You are driving late at night in a safe but deserted neighborhood when a dog suddenly darts in front of your car. Though you slam on the brakes, you hit the animal. Would you stop to see how injured the animal was? If you did so and found that the dog was dead but had a name tag, would you contact the owner?
My answer to this is going to make me come off as the kind of person who hates animals. I don’t. I like animals just fine. But this is actually a point of frustration for me. At least, it was when I found myself driving in a rural county where both wild and domestic animals would dart out in front of my car. I’ve always wondered what the statistics are in Floyd County regarding people who have had pets killed by passing cars. Because nobody has fences and no one uses leashes out there. I never actually hit anything, but I came way too close way too often.
If it’s late at night, I don’t care what neighborhood I’m in. There’s a really good chance I’m not going to stop to check on whatever it is I hit. I’ll feel guilty about it, sure. But I can’t know for sure it’s a dog, right? A small animal runs in front of me and I don’t have time to appropriately hit the brakes, who’s to say it’s not a squirrel or a possum?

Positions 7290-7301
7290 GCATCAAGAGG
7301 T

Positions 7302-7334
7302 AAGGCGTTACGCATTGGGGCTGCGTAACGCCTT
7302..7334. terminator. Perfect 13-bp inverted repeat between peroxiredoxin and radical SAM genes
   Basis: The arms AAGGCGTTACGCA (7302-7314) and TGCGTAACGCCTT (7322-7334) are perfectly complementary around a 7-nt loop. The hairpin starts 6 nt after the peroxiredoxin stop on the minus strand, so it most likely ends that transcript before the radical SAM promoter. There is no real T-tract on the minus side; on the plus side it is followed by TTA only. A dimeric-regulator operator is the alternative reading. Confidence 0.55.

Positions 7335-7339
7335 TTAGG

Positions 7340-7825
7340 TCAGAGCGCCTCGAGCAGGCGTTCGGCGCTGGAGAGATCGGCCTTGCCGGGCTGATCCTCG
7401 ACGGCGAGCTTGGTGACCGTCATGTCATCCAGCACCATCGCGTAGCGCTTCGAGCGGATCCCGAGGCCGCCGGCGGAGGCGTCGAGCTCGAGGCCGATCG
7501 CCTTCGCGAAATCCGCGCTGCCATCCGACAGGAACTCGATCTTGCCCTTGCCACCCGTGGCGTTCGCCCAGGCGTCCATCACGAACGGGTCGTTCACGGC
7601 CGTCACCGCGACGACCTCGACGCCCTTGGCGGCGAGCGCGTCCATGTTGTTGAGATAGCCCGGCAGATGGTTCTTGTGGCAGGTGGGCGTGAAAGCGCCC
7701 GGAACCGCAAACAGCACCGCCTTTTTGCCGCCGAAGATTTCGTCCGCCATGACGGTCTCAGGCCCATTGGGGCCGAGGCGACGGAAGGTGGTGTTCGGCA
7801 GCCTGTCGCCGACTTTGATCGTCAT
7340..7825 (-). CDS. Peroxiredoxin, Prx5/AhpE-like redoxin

But let’s say I did stop. Let’s say I see it’s someone’s dog and the tag gives me a way to contact the owner. I really don’t know how I would do if I decided to make that call. I would want to be sympathetic, because I know it sucks to lose a pet. It’s like a member of your family. At the same time, though, I’d want to yell at that idiot for not having his or her dog secured in their own yard or inside the house that late at night. I feel like I would do well with the sympathetic attitude unless the owner decided to get angry with me for not paying attention in the neighborhood. That’s when road rage Aaron would be unleashed.
Would you stop? Would you call?
*The Question of the Week can be found in The Book of Questions by Gregory Stock, Ph.D.